Published: Wed, November 15, 2017
Worldwide | By Isabel Fisher

Key Brexit battle begins as repeal bill is tabled

Key Brexit battle begins as repeal bill is tabled

MPs had their first chance to scrutinise the EU withdrawal bill, which would formally end Britain's membership of the European Union and transfer four decades of EU legislation into United Kingdom law. This problem is about to be brought into sharp focus as the centrepiece of the government's legislative programme for Brexit, the EU Withdrawal Bill, returns to parliament this week.

Mr Corbyn ordered his MPs not to take part in the vote, so they would not be seen to support the Government but would also avoid defying the Brexit referendum result.

As MPs debated the EU Withdrawal Bill, the Prime Minister met with Scottish First Minister Nicola Sturgeon in Downing Street.

The debate continues on Wednesday, with the key vote on the Brexit date amendment not expected until next month.

MPs debated one of the government s own motions - to enshrine in law the moment Britain leaves the European Union as March 29, 2019 at 2300 GMT, 11:00pm in London and midnight in Brussels - but were not voting on the matter on Tuesday.

Grieve said there could be some room for compromise on most issues in the coming weeks but the efforts to find consensus were undermined by the government's "mad" amendment to ensure the European Union exit date is fixed at 11pm on 29 March.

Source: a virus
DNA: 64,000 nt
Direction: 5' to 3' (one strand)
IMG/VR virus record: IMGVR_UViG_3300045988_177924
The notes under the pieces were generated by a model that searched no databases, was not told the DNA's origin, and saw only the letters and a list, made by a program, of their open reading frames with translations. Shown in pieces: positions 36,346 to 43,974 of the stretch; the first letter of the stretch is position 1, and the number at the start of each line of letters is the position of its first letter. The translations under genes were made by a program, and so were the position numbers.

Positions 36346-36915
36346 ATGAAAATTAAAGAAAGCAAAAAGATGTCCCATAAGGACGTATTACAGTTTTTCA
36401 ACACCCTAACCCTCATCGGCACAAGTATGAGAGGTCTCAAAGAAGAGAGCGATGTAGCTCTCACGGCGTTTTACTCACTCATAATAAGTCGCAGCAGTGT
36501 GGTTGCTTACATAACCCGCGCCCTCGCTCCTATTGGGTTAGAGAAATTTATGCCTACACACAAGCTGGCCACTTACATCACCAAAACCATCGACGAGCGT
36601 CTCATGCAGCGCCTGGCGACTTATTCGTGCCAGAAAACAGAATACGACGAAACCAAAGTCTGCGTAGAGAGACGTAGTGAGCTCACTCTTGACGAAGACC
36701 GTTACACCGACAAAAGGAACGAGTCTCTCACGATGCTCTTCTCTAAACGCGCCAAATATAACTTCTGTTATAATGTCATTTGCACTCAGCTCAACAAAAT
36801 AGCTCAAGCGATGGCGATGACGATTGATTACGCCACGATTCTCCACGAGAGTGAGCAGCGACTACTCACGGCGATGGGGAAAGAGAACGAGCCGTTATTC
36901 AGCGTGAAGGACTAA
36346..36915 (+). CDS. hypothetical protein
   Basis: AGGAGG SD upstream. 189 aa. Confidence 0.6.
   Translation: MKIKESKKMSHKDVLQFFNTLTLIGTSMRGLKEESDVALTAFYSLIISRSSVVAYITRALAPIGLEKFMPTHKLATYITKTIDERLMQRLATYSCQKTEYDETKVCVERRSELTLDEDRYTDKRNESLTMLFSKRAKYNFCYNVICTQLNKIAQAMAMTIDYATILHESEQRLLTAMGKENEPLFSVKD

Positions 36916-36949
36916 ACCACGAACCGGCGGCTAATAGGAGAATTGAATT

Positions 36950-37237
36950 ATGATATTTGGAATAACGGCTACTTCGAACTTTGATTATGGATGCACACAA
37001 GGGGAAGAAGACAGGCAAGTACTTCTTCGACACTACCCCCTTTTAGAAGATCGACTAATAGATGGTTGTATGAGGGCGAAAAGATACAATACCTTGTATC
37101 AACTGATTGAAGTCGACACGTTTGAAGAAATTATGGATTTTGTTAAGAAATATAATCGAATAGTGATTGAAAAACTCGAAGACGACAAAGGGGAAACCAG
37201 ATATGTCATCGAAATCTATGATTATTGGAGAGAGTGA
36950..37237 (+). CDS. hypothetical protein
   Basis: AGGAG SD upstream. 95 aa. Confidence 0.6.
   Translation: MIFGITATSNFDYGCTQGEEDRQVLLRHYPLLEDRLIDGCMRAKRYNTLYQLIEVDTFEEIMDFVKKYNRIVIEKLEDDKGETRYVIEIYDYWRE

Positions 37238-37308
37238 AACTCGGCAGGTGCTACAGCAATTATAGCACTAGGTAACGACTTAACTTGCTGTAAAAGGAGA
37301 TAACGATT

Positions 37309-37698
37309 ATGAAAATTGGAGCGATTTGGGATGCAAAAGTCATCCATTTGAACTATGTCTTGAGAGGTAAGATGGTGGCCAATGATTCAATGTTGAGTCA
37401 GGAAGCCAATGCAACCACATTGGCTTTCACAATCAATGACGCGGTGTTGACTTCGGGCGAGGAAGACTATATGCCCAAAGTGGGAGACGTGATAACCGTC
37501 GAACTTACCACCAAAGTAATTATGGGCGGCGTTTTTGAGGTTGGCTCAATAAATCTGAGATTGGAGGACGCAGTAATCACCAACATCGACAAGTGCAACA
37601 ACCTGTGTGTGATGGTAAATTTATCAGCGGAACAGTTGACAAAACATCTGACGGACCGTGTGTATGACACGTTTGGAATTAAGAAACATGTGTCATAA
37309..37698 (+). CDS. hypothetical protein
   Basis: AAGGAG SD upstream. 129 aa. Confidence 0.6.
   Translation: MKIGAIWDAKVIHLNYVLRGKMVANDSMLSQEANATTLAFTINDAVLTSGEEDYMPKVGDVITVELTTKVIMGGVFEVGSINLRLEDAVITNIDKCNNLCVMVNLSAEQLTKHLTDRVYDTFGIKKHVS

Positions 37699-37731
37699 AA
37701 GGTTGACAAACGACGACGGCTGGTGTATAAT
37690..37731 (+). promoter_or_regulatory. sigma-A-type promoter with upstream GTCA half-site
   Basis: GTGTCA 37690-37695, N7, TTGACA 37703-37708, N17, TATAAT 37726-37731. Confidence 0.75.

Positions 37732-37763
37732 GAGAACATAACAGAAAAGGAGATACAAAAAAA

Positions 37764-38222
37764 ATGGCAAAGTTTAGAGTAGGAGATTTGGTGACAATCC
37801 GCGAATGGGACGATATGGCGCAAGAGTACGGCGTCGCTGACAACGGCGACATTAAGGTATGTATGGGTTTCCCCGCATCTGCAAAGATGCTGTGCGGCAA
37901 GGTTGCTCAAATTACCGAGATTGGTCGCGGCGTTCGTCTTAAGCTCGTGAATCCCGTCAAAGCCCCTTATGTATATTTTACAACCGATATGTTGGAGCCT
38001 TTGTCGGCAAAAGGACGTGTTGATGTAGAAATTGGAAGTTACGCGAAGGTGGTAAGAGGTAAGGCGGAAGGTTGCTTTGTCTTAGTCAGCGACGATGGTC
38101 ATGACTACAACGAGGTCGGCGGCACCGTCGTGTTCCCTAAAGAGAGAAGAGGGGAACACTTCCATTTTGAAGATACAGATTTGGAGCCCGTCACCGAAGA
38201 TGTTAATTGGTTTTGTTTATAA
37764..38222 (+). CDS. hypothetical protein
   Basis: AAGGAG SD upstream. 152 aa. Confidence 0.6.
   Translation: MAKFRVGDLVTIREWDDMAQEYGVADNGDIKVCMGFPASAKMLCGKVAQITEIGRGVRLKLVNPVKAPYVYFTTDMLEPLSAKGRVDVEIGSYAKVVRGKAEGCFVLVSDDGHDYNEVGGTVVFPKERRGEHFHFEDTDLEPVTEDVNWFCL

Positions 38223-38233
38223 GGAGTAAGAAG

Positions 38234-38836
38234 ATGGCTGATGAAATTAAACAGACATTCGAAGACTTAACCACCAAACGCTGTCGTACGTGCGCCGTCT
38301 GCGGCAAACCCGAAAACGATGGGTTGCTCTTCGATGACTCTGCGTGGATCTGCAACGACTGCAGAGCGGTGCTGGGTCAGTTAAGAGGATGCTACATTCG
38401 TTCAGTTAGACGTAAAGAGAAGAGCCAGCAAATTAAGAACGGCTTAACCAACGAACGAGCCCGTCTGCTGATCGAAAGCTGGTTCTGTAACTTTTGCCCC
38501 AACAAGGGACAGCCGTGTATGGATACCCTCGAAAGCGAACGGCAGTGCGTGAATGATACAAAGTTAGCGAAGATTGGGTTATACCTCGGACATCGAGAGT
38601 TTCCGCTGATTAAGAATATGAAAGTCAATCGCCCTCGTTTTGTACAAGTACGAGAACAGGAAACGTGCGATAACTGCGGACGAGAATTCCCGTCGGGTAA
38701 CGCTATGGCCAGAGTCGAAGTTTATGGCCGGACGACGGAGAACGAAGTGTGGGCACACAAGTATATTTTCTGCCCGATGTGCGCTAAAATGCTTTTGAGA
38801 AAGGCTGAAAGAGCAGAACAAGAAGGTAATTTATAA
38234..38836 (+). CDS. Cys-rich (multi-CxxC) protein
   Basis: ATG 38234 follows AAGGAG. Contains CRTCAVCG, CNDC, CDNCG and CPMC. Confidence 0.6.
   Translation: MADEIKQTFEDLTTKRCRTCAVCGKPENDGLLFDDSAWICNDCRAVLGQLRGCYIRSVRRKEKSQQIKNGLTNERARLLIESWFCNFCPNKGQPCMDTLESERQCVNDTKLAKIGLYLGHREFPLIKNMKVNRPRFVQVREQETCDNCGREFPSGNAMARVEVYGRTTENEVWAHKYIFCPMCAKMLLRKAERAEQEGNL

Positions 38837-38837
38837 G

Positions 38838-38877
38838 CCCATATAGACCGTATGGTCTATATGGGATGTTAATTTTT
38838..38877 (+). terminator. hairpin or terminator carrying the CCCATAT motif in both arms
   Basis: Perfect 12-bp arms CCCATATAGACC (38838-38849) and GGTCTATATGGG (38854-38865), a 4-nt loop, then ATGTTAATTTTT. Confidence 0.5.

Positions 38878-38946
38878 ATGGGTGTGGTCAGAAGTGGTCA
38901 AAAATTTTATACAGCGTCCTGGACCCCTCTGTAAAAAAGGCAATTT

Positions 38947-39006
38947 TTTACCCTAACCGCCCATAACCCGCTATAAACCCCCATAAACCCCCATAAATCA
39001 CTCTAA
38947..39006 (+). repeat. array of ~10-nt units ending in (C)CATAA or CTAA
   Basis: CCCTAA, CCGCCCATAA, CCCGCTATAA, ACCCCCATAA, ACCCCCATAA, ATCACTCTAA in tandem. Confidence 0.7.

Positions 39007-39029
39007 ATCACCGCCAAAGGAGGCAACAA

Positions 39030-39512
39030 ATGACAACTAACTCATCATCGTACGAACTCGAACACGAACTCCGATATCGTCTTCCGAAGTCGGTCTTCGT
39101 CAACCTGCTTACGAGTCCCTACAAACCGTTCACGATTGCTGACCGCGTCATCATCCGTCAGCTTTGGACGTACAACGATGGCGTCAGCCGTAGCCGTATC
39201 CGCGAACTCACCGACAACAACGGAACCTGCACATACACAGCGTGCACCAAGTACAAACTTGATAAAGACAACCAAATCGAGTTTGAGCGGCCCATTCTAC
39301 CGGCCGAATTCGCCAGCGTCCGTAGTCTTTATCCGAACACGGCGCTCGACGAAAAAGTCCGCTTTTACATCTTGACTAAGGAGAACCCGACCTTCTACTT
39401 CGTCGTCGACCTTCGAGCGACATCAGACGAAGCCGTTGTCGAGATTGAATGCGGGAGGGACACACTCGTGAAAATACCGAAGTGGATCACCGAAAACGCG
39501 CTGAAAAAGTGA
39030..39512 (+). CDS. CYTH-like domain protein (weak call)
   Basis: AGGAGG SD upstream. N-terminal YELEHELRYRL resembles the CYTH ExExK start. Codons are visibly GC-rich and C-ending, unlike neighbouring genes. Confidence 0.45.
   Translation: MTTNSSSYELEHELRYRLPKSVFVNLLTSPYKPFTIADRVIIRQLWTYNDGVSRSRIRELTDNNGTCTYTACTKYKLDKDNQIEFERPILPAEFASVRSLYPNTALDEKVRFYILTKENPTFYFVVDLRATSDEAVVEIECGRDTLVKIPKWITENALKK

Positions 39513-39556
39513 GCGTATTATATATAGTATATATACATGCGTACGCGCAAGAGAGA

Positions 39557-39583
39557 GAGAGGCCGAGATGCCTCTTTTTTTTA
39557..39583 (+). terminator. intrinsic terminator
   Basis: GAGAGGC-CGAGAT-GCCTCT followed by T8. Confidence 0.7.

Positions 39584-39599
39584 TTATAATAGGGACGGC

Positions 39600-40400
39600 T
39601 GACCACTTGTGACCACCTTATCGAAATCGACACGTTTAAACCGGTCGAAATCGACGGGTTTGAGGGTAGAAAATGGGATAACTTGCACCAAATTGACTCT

Some of his colleagues, including former cabinet minister Morgan, shouted "you won't be", indicating they would join him in rejecting the timetable.

And Tory backbencher Anna Soubry could be heard calling her fellow Conservative MP Bernard Jenkin a "disgrace" as he told the House of Commons: "Any MPs who voted for Article 50 but then do not want to fix the date are open to the charge that they don't want us to leave the European Union".

Two Cabinet members quit in the past fortnight - defence secretary Sir Michael Fallon and global development secretary Priti Patel - while two others stand accused of instructing May how to run Brexit.

The government said it wants an implementation period of around two years after Brexit to stop an economically damaging "cliff-edge" - but insists Britain will be fully out of the EU.

Both Scotland's and Wales' devolved governments have expressed fears the "power grab" legislation will return responsibilities from Brussels to London, rather than to their countries' administrations. "But we want a proper Brexit, one that works for jobs and industry, that's what we're trying to get".

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